Moral Luck, Guaranteed Income (GI), and Basic Income (BI)

Michael Lewis

Recently, my spouse and I were talking about the cases of Carolyn Bryant Donham and Amy Cooper. Donham is the White woman whose lie, back in 1955, helped lead to the murder of Emmett Till, a 14-year-old, Chicago born, boy who, while visiting family in Mississippi, was brutally murdered by two White men. One of the murderers was the husband of Donham. Cooper is the White woman who, while in Central Park, called the police on Christian Cooper. He was a Black man who was asking Amy Cooper to follow park rules and leash her dog. She decided to call the police on him in order to tell them that he was threatening her. Yet the video footage of their exchange, probably seen all over the world, showed no evidence of threats of any kind other than hers to call the police and tell them that a Black man was threatening her.

During our discussion, my wife and I focused on the fact that Donham’s lie led to a murder, while Cooper’s did not. We then stayed up much too late discussing/debating whether the moral assessment of what each of them did should differ based on this difference in outcomes. Being someone who dabbles way too much in philosophy, given that I’m not a professional philosopher, I wondered whether they’d had anything to say about this sort of thing. So, I searched around online a bit and found that, low and behold, my wife and I had stumbled upon the debate in philosophy around the concept of moral luck.

I learned that the moral luck debate had been ignited by two seminal papers by Bernard Williams and Thomas Nagel, although I only ended up reading the one by Nagel. I think this debate has important implications for both guaranteed income (GI) and basic income (BI), but in order to say what these are, I have to go a bit into the details of the debate. And to do that, I need to say what moral luck is.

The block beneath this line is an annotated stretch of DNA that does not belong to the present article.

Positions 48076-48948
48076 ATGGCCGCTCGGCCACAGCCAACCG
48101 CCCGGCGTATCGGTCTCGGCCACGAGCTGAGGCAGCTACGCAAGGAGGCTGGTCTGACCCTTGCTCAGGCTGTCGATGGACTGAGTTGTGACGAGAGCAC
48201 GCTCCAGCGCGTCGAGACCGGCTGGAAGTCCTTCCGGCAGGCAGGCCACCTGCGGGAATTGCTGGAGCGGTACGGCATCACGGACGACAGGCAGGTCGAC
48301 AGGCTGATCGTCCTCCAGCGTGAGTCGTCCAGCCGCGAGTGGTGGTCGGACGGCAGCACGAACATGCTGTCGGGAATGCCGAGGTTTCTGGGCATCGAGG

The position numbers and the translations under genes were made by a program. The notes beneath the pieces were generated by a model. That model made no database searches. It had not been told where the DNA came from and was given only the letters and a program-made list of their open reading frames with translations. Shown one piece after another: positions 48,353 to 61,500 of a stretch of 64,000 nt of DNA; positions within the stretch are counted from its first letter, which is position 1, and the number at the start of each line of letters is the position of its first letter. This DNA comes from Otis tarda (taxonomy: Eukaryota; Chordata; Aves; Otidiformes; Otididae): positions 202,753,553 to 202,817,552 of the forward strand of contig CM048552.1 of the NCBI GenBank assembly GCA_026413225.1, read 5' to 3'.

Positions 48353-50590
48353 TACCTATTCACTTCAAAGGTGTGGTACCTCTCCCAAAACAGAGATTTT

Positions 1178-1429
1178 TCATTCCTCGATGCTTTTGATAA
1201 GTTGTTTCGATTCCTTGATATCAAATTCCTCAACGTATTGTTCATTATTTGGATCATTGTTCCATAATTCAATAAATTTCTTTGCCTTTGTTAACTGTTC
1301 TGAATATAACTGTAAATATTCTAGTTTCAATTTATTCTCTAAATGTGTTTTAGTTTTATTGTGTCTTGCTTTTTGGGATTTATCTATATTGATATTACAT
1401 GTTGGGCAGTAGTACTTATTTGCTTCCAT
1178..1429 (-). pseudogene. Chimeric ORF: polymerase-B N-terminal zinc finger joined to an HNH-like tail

Moral luck is the idea that people can be held morally accountable for things beyond their control. Here’s a classic type of example. Maria intends to kill Jose by shooting him, and she’s successful at doing so because he ends up dying from the wound. Lorie intends to kill Jack by shooting him, but he survives the wound and doesn’t die. Let’s assume that Maria and Lorie shoot their victims for exactly the same reason, use exactly the same type of gun, and wound them in exactly the same place. If we assume that neither Maria nor Lorie has any control over whether the wound they’ve inflicted kills their victim but that, because Jose died, Maria is more morally blameworthy than Lorie is, we’d believe in moral luck.

I suspect many readers might conclude that Maria deserves more blame, morally speaking, than does Lorie; after all, Maria did kill a man. In fact, to the extent that legal rules reflect moral ones, our legal system appears to reach this conclusion, when it punishes murder more harshly than it does attempted murder.

Yet, a number of philosophers find something very wrong with moral luck because it violates what they call the control condition. This is the claim that people should only be held morally blameworthy for things over which they have control. That is, having control over something is a necessary condition for one to be morally blamed for that something. I should add that everything I’ve said about moral blame also applies to moral praise. In other words, in order to be morally praised for something, one has to have control over that something.

The control condition seems to have intuitive appeal. Why would it be right to blame someone for something they have no control over? But according to some philosophers, Thomas Nagel being one of them, people have less control over things than we might think. And once we realize this, we may not be able to hold them morally accountable for much, if anything, at all. How does this, I suspect to many, disturbing conclusion come about?

The key, according to Nagel, is in understanding the nature of luck. For the purposes of this post, I’ll focus on three different types of luck he discusses: 1) luck regarding the consequences of our behaviors 2) luck regarding the circumstances we face and 3) luck regarding our temperament, inclinations, etc. I’ve already given an example of the first type of luck. Both Maria and Lorie shot their victims but only Maria was unlucky enough to have her victim die from the wound. Nagel would argue that Maria had no control over this outcome, yet many, violating the control condition, would blame her more than they would Lorie.